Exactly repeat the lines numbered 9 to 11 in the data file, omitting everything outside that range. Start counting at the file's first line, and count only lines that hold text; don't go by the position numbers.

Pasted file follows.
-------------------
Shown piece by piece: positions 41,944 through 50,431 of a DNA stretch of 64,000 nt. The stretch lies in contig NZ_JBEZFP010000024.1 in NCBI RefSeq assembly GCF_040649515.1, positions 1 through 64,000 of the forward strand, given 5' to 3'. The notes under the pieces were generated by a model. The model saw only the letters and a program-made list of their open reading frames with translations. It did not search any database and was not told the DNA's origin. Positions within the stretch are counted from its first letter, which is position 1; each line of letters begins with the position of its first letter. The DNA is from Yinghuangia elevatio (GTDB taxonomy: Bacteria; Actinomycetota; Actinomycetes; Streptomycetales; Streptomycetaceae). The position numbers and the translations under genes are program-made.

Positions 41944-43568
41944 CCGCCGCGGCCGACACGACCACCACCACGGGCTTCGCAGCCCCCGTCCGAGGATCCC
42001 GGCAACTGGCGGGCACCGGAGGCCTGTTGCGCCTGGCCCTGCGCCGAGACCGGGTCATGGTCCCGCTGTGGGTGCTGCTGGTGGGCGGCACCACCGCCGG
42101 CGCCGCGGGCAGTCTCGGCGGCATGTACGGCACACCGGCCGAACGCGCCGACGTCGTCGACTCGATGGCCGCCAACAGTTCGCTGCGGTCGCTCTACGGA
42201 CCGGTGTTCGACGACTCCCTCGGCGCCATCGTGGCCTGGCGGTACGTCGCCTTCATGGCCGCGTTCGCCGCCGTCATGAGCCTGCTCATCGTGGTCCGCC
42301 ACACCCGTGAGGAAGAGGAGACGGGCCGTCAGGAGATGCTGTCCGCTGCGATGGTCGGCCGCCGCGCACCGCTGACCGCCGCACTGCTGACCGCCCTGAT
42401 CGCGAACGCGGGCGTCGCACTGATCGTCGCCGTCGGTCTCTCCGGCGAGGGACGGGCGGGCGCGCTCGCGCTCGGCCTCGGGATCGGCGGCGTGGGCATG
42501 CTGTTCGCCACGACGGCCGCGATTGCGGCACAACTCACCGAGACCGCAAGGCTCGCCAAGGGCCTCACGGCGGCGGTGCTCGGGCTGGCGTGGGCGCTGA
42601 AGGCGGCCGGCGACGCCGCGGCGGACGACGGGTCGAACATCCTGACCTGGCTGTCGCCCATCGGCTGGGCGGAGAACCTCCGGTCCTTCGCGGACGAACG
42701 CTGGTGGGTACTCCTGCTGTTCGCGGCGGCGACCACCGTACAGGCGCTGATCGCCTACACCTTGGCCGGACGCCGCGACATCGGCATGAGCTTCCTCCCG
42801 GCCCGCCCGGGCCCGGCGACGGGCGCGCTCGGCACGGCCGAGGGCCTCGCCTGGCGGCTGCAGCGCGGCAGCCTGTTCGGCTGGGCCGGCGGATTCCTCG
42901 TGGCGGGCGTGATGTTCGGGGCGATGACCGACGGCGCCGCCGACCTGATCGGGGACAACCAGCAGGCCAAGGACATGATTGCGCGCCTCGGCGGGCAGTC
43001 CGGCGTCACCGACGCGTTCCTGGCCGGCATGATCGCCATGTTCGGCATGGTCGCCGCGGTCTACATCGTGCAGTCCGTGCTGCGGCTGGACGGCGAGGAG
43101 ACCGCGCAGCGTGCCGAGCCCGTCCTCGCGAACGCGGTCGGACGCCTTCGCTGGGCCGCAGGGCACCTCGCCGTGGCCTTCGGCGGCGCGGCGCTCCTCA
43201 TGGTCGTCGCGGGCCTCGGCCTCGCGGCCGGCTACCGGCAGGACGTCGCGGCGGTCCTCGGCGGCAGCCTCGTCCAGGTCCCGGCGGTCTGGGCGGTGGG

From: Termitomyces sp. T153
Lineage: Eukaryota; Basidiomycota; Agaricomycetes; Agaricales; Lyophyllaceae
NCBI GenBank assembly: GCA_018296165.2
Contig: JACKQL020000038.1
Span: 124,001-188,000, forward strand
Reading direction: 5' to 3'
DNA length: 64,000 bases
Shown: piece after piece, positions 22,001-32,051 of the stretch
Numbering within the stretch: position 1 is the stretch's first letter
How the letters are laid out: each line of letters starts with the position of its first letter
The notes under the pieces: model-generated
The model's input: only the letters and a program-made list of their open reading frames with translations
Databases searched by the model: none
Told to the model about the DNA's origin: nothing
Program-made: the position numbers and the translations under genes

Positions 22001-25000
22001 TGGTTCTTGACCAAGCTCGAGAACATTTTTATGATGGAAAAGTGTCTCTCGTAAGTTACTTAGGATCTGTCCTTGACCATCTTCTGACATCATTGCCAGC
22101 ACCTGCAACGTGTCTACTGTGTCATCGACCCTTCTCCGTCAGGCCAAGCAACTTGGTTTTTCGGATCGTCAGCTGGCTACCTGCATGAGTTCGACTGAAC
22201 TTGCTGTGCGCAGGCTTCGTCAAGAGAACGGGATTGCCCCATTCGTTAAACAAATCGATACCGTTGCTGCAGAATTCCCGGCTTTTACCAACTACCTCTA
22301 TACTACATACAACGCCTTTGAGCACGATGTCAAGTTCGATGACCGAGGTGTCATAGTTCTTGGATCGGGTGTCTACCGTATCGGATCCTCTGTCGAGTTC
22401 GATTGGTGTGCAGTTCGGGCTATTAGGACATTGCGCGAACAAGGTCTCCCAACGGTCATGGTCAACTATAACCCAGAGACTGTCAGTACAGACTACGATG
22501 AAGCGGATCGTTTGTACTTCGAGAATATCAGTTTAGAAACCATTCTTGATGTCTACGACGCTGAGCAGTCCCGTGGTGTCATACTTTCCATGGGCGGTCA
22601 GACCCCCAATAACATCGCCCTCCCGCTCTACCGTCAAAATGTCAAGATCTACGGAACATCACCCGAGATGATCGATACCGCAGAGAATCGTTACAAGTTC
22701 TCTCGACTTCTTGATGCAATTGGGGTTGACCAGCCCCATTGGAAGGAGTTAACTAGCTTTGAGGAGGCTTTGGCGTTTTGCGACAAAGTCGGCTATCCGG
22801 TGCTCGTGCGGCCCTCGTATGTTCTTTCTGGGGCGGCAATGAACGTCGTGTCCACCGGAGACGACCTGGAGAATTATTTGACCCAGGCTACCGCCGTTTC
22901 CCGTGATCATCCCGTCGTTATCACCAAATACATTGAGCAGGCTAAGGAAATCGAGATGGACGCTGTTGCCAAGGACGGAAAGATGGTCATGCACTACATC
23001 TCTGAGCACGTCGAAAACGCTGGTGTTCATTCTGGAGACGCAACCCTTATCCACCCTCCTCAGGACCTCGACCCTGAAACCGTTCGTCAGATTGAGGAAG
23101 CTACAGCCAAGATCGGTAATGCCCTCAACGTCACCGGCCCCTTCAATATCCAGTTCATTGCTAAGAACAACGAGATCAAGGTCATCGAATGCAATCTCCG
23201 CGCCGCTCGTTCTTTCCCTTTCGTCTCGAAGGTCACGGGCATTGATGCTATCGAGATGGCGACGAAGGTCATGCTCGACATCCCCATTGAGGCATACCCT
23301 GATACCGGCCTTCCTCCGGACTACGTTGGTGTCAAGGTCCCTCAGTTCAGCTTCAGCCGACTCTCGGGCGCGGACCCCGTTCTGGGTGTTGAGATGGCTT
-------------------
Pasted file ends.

42501 CTGTTCGCCACGACGGCCGCGATTGCGGCACAACTCACCGAGACCGCAAGGCTCGCCAAGGGCCTCACGGCGGCGGTGCTCGGGCTGGCGTGGGCGCTGA
42601 AGGCGGCCGGCGACGCCGCGGCGGACGACGGGTCGAACATCCTGACCTGGCTGTCGCCCATCGGCTGGGCGGAGAACCTCCGGTCCTTCGCGGACGAACG
42701 CTGGTGGGTACTCCTGCTGTTCGCGGCGGCGACCACCGTACAGGCGCTGATCGCCTACACCTTGGCCGGACGCCGCGACATCGGCATGAGCTTCCTCCCG